The temple finds mention in several ancient books like Bhagavata Purana, Skanda Purana and Mahabharata.According to the Bhagavata Purana, "[t]here in Badrikashram the Personality of Godhead (Vishnu), in his incarnation as the sages Nar and Narayana, had been undergoing great penance since time immemorial for the welfare of all living entities". The Skanda Purana states that "[t]here are several sacred shrines in heaven, on earth, and in hell; but there is no shrine like Badrinath". The area around Badrinath is also celebrated in Padma Purana as abounding in spiritual treasures.The Mahabharata revered the holy place as the one which can give salvation to devotees arriving close to if, while in other holy places they must perform religious ceremonies. The temple is revered in Nalayira Divya Prabandham, in 11 hymns in the 7th–9th century Vaishnava canon by Periazhwar and in 13 hymns in Thirumangai Azhwar. It is one of the 108 Divyadesam dedicated to Vishnu, who is worshipped as Badrinath.
Devotees of all faiths and all schools of thought of Hinduism visit the Badrinath Temple. All the major monastic institutions like Kashi Math, Jeeyar Mutt (Andhra mutt), Udupi Pejavar and Manthralayam Sri Raghavendra Swamy Mutts have their branches and guest houses there.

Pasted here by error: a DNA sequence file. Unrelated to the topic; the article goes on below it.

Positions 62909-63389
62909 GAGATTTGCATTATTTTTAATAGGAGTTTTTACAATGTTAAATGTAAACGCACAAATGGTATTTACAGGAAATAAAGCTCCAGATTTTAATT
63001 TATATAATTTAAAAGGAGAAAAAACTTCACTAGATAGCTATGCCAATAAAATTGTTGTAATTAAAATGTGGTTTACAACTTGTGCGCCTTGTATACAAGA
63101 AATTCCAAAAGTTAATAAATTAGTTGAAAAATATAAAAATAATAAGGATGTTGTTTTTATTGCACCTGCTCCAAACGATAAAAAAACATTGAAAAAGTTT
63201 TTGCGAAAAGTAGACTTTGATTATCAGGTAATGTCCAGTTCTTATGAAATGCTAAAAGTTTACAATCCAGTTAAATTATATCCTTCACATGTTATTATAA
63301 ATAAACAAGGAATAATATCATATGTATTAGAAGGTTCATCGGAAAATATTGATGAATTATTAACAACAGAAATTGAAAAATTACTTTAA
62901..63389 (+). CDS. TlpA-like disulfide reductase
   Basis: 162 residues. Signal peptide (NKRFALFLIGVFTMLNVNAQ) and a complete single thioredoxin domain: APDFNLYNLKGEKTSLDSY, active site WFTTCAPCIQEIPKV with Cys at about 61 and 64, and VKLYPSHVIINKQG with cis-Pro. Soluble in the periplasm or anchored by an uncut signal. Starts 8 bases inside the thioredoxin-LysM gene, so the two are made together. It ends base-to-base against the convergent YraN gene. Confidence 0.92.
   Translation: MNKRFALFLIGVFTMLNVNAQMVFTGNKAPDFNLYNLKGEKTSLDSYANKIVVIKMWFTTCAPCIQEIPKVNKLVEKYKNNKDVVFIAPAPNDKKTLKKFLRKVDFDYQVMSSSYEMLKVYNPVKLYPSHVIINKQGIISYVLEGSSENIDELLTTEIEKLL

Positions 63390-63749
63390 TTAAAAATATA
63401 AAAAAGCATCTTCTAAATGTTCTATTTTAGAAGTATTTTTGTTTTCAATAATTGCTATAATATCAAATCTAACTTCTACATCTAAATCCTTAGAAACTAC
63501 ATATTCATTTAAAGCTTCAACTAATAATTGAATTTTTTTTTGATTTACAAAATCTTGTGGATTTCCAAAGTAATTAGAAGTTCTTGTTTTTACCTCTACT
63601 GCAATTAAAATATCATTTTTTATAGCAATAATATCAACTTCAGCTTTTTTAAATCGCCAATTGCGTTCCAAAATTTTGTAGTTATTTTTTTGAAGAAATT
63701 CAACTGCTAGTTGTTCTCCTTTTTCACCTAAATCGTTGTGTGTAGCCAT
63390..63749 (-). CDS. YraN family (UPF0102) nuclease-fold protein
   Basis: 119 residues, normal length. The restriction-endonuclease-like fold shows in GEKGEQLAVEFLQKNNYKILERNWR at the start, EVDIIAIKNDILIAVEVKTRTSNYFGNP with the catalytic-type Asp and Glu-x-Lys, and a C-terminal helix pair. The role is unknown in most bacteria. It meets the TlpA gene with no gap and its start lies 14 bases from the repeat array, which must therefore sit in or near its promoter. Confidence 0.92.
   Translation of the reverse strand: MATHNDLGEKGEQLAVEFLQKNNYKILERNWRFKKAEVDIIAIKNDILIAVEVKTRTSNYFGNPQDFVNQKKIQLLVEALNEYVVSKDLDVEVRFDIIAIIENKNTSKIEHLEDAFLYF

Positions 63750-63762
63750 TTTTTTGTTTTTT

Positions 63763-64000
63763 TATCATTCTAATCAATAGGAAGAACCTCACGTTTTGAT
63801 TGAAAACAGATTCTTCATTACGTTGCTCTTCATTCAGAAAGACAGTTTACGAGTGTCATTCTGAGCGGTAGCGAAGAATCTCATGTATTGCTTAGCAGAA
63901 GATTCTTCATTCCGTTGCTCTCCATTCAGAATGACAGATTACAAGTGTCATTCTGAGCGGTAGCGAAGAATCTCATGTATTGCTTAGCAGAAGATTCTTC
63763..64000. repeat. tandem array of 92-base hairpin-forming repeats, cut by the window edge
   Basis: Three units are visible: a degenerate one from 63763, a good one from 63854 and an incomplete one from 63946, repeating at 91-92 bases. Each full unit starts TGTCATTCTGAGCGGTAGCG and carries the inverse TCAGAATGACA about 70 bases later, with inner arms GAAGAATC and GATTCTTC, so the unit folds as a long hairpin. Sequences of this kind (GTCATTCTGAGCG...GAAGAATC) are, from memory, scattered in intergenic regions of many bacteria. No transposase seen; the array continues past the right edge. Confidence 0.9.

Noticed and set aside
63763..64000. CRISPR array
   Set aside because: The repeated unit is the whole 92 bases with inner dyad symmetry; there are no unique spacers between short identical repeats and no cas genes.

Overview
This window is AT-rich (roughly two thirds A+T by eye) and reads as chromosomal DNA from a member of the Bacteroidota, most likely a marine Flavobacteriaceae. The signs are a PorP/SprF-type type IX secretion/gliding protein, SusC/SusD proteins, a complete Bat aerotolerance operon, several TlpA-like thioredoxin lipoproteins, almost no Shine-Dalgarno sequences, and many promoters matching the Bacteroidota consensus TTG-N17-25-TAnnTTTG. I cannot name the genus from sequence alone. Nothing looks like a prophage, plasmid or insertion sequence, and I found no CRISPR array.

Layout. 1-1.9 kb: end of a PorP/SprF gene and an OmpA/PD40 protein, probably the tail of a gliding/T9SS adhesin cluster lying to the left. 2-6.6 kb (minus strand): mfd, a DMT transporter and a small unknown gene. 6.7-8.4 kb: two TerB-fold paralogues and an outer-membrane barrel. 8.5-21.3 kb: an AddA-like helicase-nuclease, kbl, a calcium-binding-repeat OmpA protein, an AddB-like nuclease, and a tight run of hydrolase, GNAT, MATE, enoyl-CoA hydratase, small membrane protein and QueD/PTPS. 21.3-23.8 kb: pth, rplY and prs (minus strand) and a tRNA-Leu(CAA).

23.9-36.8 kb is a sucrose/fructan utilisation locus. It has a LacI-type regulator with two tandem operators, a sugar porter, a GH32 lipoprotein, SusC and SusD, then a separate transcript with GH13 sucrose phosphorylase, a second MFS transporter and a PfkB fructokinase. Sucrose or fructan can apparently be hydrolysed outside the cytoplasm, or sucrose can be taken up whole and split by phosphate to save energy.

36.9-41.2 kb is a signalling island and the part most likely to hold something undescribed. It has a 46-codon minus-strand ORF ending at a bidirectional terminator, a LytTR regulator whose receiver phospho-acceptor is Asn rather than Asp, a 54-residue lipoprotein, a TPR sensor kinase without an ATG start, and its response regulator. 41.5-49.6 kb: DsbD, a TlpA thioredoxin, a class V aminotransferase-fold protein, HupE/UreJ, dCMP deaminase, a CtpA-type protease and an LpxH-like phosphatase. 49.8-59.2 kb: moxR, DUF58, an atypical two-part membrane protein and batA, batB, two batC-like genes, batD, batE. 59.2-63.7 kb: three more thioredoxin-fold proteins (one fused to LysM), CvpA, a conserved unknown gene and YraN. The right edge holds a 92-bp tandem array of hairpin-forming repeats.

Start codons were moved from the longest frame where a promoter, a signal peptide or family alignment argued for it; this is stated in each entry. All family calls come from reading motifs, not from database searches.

The Badrinath temple is one of five related shrines called Panch Badri, which are dedicated to the worship of Vishnu. The five temples are Vishal Badri - Badrinath Temple in Badrinath, Yogadhyan Badri located at Pandukeshwar, Bhavishya Badri located 17 km (10.6 mi) from Jyotirmath at Subain, Vridh Badri located 7 km (4.3 mi) from Jyotirmath in Animath and Adi Badri located 17 km (10.6 mi) from Karnaprayag. The temple is considered one of the holiest Hindu Char Dham (four divine) sites, comprising Rameswaram, Badrinath, Puri and Dwarka. Although the temple's origins are not clearly known, the Advaita school of Hinduism established by Adi Shankara attributes the origin of Char Dham to the seer.The four monasteries are located across the four corners of India and their attendant temples are Badrinath Temple at Badrinath in the North, Jagannath Temple at Puri in the East, Dwarakadheesh Temple at Dwarka in the West and Sri Sharada Peetam Sringeri at Sringeri,Karnataka in the South.
Though ideologically the temples are divided between the sects of Hinduism, namely Saivism and Vaishnavism, the Char Dham pilgrimage is an all-Hindu affair.There are four abodes in the Himalayas called Chota Char Dham (Chota meaning small): Badrinath, Kedarnath, Gangotri and Yamunotri—all of which lie in the foothills of the Himalayas. The name Chota was added during the mid of 20th century to differentiate the original Char Dhams. As the number of pilgrims to these places has increased in modern times, it is called Himalayan Char Dham.